apperceptive hallucination
   Also known as hallucination of apperception. The term apperception comes from the Latin verb percipere, which means to perceive through and through. It translates loosely as 'conscious perception' and was introduced by the German rationalist philosopher Gottfried Wilhelm Leibniz (1646-1716). During the era of classic psychiatry, the term apperception was used to denote the process by which sense impressions or ideas are assimilated with the individual's pre-existing body of cognitions and emotions. In the classical psychiatric literature, the term apperceptive hallucination has been used as a synonym for both "reflex hallucination and "pseudohallucination.
   References
   James, W. (1952). The principles of psychology. Great books of the Western World no. 53. Edited by Hutchins, R.M. London: Encyclopaedia Britannica.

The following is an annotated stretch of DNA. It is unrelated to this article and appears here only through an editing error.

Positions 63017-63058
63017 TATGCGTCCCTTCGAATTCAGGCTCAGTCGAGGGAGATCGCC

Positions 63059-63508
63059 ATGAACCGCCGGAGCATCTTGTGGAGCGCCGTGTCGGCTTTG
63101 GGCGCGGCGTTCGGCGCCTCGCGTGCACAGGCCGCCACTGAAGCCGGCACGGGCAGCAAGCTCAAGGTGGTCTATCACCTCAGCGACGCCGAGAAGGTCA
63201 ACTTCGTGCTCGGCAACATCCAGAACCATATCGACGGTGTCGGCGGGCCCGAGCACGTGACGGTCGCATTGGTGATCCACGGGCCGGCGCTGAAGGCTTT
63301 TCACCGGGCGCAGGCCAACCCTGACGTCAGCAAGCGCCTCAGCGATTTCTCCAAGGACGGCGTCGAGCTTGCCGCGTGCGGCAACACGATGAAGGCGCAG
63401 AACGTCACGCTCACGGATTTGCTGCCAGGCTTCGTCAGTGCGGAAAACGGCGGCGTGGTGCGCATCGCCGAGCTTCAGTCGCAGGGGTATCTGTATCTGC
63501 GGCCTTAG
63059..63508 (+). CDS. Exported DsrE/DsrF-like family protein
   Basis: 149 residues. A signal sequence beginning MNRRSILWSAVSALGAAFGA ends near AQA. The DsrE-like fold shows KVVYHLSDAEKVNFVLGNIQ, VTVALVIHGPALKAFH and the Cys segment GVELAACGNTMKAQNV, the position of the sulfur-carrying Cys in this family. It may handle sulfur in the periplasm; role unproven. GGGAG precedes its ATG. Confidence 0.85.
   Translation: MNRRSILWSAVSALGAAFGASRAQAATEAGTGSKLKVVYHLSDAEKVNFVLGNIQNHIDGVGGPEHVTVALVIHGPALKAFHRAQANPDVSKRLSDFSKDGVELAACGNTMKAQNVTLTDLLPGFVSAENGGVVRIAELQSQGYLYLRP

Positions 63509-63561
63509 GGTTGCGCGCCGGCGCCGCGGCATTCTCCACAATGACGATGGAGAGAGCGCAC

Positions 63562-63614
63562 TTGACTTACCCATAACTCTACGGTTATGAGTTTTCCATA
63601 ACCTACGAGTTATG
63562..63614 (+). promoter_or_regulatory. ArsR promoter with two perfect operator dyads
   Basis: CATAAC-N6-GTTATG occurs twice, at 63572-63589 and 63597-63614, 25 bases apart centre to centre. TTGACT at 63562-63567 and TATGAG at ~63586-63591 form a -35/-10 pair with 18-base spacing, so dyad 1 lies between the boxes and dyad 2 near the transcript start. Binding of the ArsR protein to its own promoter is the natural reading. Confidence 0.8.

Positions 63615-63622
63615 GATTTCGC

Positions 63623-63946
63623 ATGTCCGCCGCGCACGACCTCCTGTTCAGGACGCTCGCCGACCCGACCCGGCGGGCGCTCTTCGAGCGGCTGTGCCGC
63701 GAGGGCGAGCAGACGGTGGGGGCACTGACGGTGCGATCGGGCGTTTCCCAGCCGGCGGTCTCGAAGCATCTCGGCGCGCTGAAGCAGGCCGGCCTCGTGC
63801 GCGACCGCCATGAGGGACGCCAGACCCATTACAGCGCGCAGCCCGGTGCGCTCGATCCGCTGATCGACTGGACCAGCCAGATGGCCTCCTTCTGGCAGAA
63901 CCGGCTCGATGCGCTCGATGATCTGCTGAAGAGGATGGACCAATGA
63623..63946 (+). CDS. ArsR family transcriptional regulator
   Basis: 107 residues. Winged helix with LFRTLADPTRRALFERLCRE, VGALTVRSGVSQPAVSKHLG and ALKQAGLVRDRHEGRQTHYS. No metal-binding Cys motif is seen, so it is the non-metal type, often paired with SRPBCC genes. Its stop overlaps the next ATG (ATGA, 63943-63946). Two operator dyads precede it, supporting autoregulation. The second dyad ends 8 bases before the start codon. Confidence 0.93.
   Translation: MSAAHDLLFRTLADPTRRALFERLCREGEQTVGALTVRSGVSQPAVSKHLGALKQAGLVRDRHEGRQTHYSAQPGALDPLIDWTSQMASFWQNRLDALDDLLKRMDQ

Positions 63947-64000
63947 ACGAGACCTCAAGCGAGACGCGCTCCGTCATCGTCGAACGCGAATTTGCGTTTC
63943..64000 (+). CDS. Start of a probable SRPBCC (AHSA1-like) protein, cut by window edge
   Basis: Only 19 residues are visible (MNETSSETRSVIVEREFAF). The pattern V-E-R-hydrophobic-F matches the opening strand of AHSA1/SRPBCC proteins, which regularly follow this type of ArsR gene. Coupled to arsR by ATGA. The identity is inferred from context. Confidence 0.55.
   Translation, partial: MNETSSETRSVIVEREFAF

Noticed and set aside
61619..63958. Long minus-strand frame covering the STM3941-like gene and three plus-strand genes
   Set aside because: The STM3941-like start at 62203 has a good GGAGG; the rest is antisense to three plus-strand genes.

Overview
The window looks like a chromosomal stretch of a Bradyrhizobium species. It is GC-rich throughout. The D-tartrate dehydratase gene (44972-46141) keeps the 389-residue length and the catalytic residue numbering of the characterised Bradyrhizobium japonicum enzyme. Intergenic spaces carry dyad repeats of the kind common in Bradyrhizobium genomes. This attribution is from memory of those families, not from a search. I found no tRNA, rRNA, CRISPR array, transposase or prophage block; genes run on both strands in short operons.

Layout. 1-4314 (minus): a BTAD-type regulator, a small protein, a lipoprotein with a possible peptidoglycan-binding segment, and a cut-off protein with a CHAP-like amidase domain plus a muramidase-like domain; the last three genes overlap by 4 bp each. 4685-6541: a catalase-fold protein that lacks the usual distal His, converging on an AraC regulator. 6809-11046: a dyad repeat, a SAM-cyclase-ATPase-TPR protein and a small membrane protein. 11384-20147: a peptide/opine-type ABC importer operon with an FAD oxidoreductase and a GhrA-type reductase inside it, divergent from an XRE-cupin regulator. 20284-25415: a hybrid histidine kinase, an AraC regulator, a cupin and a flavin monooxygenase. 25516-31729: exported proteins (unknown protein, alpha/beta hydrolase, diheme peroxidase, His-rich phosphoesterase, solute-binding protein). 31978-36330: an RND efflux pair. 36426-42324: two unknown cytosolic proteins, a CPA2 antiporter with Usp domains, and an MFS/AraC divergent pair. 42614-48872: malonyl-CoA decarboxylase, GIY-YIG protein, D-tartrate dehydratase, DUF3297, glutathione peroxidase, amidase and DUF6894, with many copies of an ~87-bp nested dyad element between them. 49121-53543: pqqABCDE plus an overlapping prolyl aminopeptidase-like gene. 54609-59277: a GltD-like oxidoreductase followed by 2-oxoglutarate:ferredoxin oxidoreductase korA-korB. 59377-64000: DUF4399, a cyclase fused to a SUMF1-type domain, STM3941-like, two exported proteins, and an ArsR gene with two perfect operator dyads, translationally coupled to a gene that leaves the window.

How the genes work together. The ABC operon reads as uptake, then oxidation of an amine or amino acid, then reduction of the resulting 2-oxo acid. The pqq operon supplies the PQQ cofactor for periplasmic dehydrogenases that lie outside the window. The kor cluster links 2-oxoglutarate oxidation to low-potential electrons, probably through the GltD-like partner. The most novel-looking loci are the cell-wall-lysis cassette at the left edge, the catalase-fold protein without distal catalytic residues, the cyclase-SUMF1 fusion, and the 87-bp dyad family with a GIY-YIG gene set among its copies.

Dictionary of Hallucinations. . 2010.

Look at other dictionaries:

  • hallucination of apperception —    see apperceptive hallucination …   Dictionary of Hallucinations

  • reflex hallucination —    Also known as reflex false perception and apperceptive hallucination. The German term Reflexhallucination was introduced in or shortly before 1866 by the German psychiatrist Karl Ludwig Kahlbaum (1828 1899) to denote a hallucination arising in …   Dictionary of Hallucinations

  • pseudohallucination —    A term that serves as a generic name for a group of loosely defined percepts that are reminiscent of * hallucinations proper, but fall short of one or more formal characteristics to deserve the predicate hallucination. During the era of… …   Dictionary of Hallucinations

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